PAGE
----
Posted by wmmbb in Australian Politics.
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The Cole Royal Commission into the scandal involving payment of $300 million of bribes to the then Iraq Government has at least by the Prime Minister’s account cleared the Australian Government of any complicity by commission or omission.

As I understand it, the Opposition is claiming that the Government did receive advice that something was going on, and chose to remain ignorant of it, and thus non-accountable by the expediently devise that this information did not come before any Minister, and was not put in writing.

This is the result that was expected.The question is how will this failure of accountabililty play in voter punter-land and official news commerteriate-land?

The fair and balanced ABC Online, who never question the great political genius, reports that Howard is calling on the Opposition to provide an apology. Perhaps those diligent and obedient little ABC reporters, might have questioned the great political genius, as to why the report was tabled in the House of Representatives after Question Time today.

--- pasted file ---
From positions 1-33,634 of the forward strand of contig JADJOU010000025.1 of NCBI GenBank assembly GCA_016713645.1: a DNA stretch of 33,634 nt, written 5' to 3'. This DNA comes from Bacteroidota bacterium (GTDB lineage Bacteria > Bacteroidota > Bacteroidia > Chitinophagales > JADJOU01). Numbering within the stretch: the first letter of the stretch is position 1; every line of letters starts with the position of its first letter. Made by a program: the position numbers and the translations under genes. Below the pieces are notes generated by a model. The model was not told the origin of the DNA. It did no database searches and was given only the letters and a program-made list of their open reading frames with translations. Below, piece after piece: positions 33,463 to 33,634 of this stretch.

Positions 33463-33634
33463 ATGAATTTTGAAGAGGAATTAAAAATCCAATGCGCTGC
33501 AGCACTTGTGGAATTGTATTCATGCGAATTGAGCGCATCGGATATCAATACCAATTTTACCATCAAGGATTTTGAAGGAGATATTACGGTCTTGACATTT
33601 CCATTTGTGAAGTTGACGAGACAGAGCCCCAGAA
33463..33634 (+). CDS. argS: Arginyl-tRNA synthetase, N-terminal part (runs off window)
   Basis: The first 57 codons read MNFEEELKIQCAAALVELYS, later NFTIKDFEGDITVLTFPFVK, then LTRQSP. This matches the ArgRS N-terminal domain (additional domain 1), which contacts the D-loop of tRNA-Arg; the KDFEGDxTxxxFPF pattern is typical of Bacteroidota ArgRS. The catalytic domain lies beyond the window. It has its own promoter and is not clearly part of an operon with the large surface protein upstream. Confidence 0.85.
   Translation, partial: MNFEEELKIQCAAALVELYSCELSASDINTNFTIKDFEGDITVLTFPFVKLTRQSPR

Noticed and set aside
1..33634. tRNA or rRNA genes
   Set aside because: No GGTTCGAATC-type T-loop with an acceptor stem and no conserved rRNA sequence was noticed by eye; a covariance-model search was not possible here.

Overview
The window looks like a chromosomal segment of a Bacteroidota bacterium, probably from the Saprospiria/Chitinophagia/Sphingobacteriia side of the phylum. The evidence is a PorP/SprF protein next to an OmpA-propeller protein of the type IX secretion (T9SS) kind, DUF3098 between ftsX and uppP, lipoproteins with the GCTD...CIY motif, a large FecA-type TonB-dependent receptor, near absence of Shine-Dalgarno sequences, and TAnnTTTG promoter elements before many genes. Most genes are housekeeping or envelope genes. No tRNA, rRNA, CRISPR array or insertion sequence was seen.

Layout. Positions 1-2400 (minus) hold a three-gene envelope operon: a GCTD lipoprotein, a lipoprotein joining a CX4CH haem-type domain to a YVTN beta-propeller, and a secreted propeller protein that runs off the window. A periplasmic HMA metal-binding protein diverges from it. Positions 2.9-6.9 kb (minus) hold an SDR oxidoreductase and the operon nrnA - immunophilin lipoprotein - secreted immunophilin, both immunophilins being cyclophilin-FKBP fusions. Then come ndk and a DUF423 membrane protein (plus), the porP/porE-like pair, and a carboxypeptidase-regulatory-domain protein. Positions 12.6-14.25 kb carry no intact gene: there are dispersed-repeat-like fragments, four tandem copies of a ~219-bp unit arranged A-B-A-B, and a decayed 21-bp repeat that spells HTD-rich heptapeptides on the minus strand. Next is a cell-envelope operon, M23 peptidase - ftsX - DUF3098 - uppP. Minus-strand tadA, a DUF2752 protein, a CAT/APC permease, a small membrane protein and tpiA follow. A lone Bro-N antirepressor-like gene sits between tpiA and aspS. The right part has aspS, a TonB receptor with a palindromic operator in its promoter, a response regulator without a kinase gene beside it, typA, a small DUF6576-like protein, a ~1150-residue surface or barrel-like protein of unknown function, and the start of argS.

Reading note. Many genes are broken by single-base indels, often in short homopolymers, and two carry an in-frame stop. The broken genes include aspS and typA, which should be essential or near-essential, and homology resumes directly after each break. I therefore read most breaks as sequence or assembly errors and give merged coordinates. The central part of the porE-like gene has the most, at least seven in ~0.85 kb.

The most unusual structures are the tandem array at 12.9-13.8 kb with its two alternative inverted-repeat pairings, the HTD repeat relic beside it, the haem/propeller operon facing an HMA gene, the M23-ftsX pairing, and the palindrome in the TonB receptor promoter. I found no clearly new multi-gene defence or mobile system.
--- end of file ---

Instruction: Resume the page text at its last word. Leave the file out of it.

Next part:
Tim Dunlop and others are on the case.

GAZA CEASEFIRE November 26, 2006

Posted by wmmbb in Israel-Palestine.
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I cannot find a reasonable explanation, although their must be one, why the Israelis have agreed to a ceasefire. The Qazzam rockets were always more of nuisance than a serious cause for concern. Why have the stopped slaughtering the Palestinians? The questions puzzles me.

They appear to be oblivious to world opinion. Militarily while causing significant and unnecessary death and destruction, they militarily and strategically lost the recent invasion of Lebanon. They got bashed up, as sometimes happens in war, and that time, for the first time, the IDF was not clearly superior to their adversaries.

I suppose it is true that Iraq is going badly for Bush America, it is also going badly for Israel and the governments in Jordan, Saudi Arabia and Egypt. But why suppose the Israeli Government would behave intelligently now, when it has not been evident before?

I would suppose that the Democratic control of Congress would not be make a significant difference.

It is a puzzle.

Postscript: 28 November 2006